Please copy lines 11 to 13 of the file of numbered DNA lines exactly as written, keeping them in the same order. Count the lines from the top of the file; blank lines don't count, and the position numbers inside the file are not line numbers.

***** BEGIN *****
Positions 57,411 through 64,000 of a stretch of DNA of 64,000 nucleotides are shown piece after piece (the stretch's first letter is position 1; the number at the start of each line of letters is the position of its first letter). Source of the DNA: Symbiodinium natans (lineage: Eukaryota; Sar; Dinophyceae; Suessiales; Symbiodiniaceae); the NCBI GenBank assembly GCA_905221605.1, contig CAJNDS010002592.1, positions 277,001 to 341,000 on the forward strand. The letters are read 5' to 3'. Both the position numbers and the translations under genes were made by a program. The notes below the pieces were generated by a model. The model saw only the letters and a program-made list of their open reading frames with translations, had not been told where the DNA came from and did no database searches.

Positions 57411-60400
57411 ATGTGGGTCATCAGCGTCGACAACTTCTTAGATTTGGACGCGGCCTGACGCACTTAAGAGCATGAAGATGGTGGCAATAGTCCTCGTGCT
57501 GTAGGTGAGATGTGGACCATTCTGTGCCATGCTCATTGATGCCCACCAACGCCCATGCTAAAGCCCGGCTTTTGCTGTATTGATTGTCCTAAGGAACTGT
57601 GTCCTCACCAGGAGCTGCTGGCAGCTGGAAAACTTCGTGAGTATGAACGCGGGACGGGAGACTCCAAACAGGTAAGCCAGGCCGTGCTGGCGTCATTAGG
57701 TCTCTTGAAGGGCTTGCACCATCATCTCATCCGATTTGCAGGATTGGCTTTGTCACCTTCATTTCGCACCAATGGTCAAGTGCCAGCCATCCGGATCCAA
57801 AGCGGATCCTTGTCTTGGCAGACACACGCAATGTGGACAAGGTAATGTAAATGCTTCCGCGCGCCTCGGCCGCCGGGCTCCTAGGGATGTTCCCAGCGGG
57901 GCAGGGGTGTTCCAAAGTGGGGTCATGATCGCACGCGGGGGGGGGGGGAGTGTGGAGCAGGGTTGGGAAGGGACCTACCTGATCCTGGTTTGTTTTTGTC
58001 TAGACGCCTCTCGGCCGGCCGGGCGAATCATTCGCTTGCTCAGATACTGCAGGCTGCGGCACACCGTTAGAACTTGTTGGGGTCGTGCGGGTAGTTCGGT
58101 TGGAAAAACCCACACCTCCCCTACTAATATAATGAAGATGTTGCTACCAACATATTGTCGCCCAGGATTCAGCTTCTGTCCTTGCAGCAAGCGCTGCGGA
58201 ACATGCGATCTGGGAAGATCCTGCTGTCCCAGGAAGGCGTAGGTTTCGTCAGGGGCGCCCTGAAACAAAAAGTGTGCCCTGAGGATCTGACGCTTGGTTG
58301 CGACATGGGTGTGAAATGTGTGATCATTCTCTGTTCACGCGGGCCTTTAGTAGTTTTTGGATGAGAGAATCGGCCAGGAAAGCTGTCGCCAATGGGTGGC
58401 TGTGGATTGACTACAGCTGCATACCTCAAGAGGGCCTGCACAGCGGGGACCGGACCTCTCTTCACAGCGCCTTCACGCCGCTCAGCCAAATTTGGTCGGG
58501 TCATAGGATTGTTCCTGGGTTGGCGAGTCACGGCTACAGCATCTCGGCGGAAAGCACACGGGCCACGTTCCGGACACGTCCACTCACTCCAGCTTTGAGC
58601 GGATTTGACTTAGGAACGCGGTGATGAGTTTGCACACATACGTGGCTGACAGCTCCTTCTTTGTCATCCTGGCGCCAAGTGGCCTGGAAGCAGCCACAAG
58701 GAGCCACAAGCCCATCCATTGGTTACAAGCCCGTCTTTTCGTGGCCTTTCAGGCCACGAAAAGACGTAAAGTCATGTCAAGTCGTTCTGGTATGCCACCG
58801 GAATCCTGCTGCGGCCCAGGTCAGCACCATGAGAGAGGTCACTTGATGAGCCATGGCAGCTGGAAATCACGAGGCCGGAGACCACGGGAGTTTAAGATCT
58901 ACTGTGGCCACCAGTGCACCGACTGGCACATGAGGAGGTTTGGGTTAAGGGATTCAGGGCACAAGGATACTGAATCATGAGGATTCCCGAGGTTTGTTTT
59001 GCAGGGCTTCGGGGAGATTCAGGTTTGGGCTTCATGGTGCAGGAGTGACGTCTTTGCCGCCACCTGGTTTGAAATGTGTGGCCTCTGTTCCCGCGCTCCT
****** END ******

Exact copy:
58201 ACATGCGATCTGGGAAGATCCTGCTGTCCCAGGAAGGCGTAGGTTTCGTCAGGGGCGCCCTGAAACAAAAAGTGTGCCCTGAGGATCTGACGCTTGGTTG
58301 CGACATGGGTGTGAAATGTGTGATCATTCTCTGTTCACGCGGGCCTTTAGTAGTTTTTGGATGAGAGAATCGGCCAGGAAAGCTGTCGCCAATGGGTGGC
58401 TGTGGATTGACTACAGCTGCATACCTCAAGAGGGCCTGCACAGCGGGGACCGGACCTCTCTTCACAGCGCCTTCACGCCGCTCAGCCAAATTTGGTCGGG